|For immediate release|
The Federal Reserve Board on Thursday announced the availability of a new booklet designed to help consumers protect themselves against identity theft.
"Identity Theft" was developed by the Federal Reserve Bank of Boston and complements the Bank's 2001 issuance of the video, "Identity Theft: Protect Yourself." Addressed to consumers, the booklet describes the dangers posed by identity thieves, what people can do to protect themselves, and what they should do if they discover their identities have been stolen.
Identity theft is one of the fastest growing crimes in the United States and the FBI estimates that 500,000 to 700,000 Americans are now victimized every year. When one person's identification, which can include name, social security number, or bank and credit account numbers, is used by another to open new accounts, take out loans, or apply for new credit cards, the damage can take months to repair.
The "Identity Theft" booklet describes some common sense precautions consumers should take to protect personal information, shows how to monitor for signs of identity theft, and offers a guide for consumers whose identities have been stolen. The booklet also has useful contact information for the national credit bureaus, federal agencies that can provide help, and nonprofit organizations that advise consumers and businesses.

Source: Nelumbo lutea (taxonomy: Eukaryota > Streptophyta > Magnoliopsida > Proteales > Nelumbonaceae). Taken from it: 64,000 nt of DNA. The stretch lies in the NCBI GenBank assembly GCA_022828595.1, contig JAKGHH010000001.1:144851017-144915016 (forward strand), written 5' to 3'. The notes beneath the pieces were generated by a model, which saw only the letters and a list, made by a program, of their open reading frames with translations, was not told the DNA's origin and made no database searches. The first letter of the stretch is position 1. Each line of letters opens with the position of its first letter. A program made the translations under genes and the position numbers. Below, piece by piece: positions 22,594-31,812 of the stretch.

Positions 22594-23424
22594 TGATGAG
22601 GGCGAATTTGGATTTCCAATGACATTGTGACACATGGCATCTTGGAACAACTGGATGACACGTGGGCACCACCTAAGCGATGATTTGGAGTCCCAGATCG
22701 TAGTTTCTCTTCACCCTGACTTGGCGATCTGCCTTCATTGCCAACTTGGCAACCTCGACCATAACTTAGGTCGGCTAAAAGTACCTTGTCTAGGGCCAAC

The brochure is available, free of charge, from the Federal Reserve Bank of Boston. Consumers can call 1-800-409-1333 to order or can write to:
Public and Community Affairs Department
Federal Reserve Bank of Boston
P.O. Box 2076
Boston, MA 02016-2076
The publication is also available online, at the Bank's public web site: http://www.bos.frb.org/consumer/identity/index.htm
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